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Positivity of campus cashier will be missed

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Taneya Morris, one of Carnegie Mellon’s most beloved CulinArt employees, was dismissed in late May. As much of the student body laments her dismissal, I know I speak for most when I say I will sincerely miss her bubbly personality and colorful nail polish this year as someone else swipes my blocks at Pasta Villaggio or rings up my afternoon caffeine fix at Entropy+.

Morris was the sunshine of campus food — an invaluable CulinArt employee with a positive energy unmatched by others.

She knew a large number of students by their first names, and even knew their descent or celebrity doppelganger, although her notes were not always spot on.

According to Morris, my name was “Elaina,” I was fresh from the Middle East, and my petite blond roommate looked just like a white Kim Kardashian.

When I approached her register between classes, she always greeted me with a smile and something like, “Hey Elaina, how’s your day going? I feel like I haven’t seen you in forever. Your hair has gotten so long! You’re just so exotic looking. How’s your roommate?”

Even though she had been swiping my DineX for two years, I never had the heart to tell Morris that my name was pronounced with an “ah” in the middle, that my ancestry could not be farther from Arabia, and that my roommate frankly didn’t look like Kim.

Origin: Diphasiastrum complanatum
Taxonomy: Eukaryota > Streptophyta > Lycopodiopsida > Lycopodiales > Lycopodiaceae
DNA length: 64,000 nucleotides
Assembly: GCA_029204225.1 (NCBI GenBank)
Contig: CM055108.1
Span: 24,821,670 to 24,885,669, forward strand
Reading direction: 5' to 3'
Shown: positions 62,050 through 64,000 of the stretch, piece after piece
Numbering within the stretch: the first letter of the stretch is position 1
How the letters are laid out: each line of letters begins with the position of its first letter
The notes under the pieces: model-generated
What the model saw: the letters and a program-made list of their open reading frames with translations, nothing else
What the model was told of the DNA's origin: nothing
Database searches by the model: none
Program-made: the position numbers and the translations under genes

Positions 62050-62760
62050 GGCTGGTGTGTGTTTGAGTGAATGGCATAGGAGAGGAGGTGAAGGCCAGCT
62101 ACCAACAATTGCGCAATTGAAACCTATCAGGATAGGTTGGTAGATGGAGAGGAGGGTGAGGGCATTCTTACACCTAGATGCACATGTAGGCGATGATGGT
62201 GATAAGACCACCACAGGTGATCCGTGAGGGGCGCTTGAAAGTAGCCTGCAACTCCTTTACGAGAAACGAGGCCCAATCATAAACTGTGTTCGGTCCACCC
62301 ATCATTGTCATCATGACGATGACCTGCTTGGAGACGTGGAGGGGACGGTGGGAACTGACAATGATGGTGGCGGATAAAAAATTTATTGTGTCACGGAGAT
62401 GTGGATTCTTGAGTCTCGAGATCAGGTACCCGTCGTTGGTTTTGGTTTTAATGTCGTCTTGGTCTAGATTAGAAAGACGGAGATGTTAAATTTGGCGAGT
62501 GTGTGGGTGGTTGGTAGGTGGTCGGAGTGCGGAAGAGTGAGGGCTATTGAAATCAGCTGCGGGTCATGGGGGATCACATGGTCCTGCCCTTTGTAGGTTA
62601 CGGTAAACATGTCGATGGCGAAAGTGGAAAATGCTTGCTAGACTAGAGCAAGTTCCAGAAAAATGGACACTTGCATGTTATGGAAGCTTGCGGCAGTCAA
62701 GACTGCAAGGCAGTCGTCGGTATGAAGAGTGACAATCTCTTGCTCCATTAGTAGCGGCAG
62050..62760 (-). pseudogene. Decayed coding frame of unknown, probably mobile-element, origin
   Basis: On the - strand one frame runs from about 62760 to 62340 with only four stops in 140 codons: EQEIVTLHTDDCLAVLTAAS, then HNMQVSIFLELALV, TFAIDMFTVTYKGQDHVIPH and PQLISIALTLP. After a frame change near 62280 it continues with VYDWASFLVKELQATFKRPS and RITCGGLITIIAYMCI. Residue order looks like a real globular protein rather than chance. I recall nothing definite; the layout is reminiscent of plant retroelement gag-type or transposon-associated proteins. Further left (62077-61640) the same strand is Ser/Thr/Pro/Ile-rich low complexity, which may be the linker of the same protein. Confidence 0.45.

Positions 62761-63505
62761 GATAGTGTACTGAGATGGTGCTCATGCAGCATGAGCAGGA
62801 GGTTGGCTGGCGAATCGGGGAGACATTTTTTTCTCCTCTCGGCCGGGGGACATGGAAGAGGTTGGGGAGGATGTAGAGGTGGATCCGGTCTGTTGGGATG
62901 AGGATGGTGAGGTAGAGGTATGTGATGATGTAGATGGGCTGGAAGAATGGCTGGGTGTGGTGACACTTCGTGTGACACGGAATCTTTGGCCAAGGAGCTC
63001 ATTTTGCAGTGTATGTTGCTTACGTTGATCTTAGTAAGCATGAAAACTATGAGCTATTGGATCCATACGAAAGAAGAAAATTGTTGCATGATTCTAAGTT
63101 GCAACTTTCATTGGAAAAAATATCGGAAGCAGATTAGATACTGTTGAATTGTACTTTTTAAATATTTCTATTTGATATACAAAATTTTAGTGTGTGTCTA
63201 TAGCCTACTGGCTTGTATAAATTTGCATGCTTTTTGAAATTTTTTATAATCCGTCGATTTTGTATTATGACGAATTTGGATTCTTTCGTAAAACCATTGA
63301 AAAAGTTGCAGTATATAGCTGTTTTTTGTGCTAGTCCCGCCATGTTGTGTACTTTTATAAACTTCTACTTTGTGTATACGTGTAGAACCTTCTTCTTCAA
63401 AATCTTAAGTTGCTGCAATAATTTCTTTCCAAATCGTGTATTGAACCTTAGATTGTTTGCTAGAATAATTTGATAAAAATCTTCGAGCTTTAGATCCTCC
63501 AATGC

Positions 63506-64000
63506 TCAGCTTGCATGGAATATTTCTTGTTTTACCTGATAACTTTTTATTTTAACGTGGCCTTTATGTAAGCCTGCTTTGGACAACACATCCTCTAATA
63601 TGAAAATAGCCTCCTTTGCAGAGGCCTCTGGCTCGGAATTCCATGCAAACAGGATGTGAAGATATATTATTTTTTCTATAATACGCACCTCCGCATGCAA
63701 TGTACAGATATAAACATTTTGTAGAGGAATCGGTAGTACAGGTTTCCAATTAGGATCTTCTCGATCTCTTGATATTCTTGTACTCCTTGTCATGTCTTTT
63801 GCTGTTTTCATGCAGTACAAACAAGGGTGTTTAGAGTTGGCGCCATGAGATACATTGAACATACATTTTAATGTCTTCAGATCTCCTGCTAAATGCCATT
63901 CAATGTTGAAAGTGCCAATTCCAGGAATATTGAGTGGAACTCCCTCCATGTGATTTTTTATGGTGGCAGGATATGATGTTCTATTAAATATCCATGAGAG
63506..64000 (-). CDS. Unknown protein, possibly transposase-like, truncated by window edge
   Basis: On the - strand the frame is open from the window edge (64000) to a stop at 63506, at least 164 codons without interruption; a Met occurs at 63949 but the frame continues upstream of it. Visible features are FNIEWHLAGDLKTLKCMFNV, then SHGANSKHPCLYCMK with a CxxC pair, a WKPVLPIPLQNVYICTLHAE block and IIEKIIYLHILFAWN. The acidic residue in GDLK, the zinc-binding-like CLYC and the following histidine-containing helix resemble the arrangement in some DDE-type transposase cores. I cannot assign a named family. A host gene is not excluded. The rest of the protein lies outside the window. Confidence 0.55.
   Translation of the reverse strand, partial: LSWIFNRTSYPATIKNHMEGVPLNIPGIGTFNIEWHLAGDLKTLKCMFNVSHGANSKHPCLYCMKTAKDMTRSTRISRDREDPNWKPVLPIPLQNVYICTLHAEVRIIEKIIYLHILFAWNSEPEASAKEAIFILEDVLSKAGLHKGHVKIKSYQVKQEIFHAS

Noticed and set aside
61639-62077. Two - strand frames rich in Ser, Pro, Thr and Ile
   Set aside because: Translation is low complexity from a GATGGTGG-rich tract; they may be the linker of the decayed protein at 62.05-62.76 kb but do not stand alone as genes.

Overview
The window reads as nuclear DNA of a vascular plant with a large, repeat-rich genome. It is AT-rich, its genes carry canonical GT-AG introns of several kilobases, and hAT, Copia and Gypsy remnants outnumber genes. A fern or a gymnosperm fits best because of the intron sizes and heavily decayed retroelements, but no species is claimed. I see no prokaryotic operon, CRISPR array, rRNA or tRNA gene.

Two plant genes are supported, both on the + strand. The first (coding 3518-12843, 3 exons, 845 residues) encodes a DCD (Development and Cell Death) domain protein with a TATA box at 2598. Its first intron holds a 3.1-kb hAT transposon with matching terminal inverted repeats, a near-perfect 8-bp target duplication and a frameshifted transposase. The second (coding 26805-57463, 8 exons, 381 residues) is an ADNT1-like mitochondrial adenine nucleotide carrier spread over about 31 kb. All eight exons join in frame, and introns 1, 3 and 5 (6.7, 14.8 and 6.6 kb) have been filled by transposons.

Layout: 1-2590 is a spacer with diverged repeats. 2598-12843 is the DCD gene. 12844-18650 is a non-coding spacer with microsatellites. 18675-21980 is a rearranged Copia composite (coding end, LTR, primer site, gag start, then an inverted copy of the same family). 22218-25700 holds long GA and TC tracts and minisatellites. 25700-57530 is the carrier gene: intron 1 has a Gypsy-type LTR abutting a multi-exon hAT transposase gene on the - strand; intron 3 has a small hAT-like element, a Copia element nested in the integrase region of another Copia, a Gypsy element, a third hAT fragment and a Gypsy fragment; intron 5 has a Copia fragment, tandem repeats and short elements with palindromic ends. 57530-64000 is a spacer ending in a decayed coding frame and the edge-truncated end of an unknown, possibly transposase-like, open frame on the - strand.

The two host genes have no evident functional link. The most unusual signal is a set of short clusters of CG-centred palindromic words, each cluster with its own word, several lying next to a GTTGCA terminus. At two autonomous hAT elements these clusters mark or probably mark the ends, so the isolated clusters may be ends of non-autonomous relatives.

Our interactions simply made me laugh. They calmed my frantic afternoons and added a spark of fun to my rushed coffee runs between classes, but I was always afraid that she would be devastated if I told her two years after our first meeting that all of our interactions were based on a lie. I looked forward to our Entropy+ interactions too much to break the routine.

As I left for class, I often heard her greet the person behind me in line with the same enthusiasm: “How are you doing today, sweetheart?” followed by the student’s name and a sincere compliment. She made each student’s day, one interaction at a time.

I was too caught up in knowing that Morris actually cared about me and the other students on campus to correct her errors. While I have never encountered an outright cruel CulinArt employee, Morris set herself apart with her ability to truly connect with students. Most employees don’t make the same effort to interact with students the way Morris did, unless you count asking whether a meal will be paid for with a block or DineX.

But now that she is gone, did my neglect to correct her about my name or ancestry even matter?

As I try to imagine a post-Morris CulinArt, I envision a world in which George Orwell’s 1984 meets a post-zombie apocalypse era: a manifest of caffeinated students mechanically hunkering through Entropy+, somewhat lost even though they are in a familiar place, as if they are wandering through an old home without sunlight.

As the student body wanders through the new campus dining darkness, it will be hard not to miss the way Morris made our days sunny with her bubbly persona, smile-stretching compliments, and most importantly, her natural ability to bond with students unlike any other employee.